“Is the glass half empty or half full?” is a common expression generally used rhetorically to indicate that a particular situation could be a cause for pessimism (half-empty) or optimism (half full)!
Psychologists use simple tests like this to determine whether a person tends to be an optimist or a pessimist. Optimists will usually say the glass is half-full, whereas pessimists will usually point out that it’s half-empty.
In examining Nigeria at 61, I have chosen to lay emphasis on “half full”, but I cannot ignore the reasons why some of our countrymen see the cup as half empty.
At independence in 1960, there were high hopes for Nigeria by Nigerians and friends of Nigeria. Alas, only a few of these expectations have been met, while many have remained a mirage. One of the expectations met thus far is that Nigeria has remained one country.
In the decades after it was established, the Russian-dominated Soviet Union grew into one of the world’s most powerful and influential states and eventually encompassed 15 republics–Russia, Ukraine, Georgia, Belorussia, Uzbekistan, Armenia, Azerbaijan, Kazakhstan, Kyrgyzstan, Moldova, Turkmenistan, Tajikistan, Latvia, Lithuania and Estonia. In 1991, the Soviet Union was dissolved following the collapse of its communist government.
USSR was a nation of cultural, religious and ethnic diversity, but it could not hold together, while Nigeria, a country of many nations, has remained a united nation, even after fighting a civil war that took over 3million lives.
Singapore was kicked out of Malaysia, Pakistan separated from India, Eritrea separated from Ethiopia, Yugoslavia dissolved as one nation, and the list goes on, yet Nigeria despite all the fault lines has remained a united nation.
Sadly, the unity of the country is being taken for granted, now, there is a lot of anger in the land which is testing our unity. Separatist groups are emerging in various parts of the country, mainly because the diversity of the nation is not taken into consideration in decision making.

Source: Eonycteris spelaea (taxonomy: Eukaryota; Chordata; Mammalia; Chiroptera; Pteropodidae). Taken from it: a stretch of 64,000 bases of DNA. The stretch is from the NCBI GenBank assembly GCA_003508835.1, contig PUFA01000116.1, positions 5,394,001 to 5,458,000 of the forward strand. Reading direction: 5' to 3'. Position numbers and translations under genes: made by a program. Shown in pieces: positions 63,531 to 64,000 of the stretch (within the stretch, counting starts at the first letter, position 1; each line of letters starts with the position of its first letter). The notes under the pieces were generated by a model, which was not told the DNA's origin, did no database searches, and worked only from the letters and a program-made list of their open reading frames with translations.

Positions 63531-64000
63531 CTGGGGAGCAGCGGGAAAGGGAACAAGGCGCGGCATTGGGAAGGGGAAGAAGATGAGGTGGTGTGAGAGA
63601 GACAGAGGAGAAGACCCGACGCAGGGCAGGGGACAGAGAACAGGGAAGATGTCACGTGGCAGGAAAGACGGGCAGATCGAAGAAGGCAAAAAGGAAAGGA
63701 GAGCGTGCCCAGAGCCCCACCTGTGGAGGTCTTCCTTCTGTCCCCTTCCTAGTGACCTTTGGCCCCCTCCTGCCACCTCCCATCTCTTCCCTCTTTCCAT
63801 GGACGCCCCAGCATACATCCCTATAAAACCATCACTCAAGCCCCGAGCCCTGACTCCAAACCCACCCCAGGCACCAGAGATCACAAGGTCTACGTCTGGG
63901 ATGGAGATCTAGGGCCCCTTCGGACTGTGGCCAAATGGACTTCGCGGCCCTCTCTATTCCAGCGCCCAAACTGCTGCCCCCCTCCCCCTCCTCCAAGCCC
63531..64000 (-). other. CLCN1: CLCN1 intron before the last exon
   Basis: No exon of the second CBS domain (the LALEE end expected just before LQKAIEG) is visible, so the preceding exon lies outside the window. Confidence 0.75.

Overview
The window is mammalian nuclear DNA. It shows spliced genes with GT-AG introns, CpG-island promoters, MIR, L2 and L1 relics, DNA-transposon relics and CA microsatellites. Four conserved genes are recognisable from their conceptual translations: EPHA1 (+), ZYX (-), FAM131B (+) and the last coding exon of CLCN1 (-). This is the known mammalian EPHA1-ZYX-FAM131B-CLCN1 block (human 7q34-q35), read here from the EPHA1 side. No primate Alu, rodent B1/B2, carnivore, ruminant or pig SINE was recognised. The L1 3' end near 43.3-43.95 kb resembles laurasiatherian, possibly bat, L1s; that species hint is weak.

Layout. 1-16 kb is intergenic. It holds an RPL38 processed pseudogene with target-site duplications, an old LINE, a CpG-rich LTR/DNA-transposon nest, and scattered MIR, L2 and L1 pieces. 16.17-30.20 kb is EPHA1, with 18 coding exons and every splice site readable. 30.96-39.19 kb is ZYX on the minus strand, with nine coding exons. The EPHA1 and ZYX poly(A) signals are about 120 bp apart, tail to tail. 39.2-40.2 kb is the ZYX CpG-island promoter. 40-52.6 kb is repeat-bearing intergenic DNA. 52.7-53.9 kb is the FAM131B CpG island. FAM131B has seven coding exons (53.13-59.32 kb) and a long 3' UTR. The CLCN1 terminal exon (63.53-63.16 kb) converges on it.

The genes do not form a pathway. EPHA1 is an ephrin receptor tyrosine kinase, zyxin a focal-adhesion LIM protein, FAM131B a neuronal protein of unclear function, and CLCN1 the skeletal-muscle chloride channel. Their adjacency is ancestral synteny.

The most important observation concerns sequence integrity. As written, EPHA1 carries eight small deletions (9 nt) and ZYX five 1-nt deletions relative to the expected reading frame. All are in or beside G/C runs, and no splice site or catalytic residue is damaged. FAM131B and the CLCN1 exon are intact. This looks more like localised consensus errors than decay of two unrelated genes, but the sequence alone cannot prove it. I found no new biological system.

Our founding fathers understood the value of education and human capital development in the emerging nation. They understood that any society that seeks to thrive must, first, invest in its human capital, as it is the individual that makes up the society. One of the areas Nigeria has done well is in education.
In 1959, the Ashby commission, was set up by the federal government to advise on the needs of the higher education sector in the country. The following year, however, the eastern region would establish its own university – The University of Nigeria, Nsukka – at Nsukka. Two years later, in 1962, the Western region and Northern region would follow suit by establishing the University of Ife, which would later become Obafemi Awolowo University, Ile-Ife, and Ahmadu Bello University, Zaria, respectively. The federal government would also create the University of Lagos, as well as make the University College, Ibadan, a full-fledged university, in the same year. Thus, the UCI and the University of Lagos became the country’s first federal universities. The other universities, however, remained regional. In 1970, the Midwestern region joined the Northern, Eastern, and Western region in owning a university, as it established the University of Benin.
Today there are 170 universities in Nigeria. As of 2021, 79 were private, federal universities amounted to 43, while state universities were 48. It was the Nigeria’s education system that produced Nobel Laureate Wole Soyinka and father of African Literature Chinua Achebe, two of Nigeria’s literary exports to the world. Many doctors that are making waves in advanced countries like United States, UK, Canada among others are Nigerians who also attended schools in Nigeria before moving abroad in search of greener pasture.
Nigeria receives billions of dollars from Diasporas’ remittances through these Nigerians.
There are many Nigerians trained in this country who are involved in cutting edge scientific research and development outside our shores.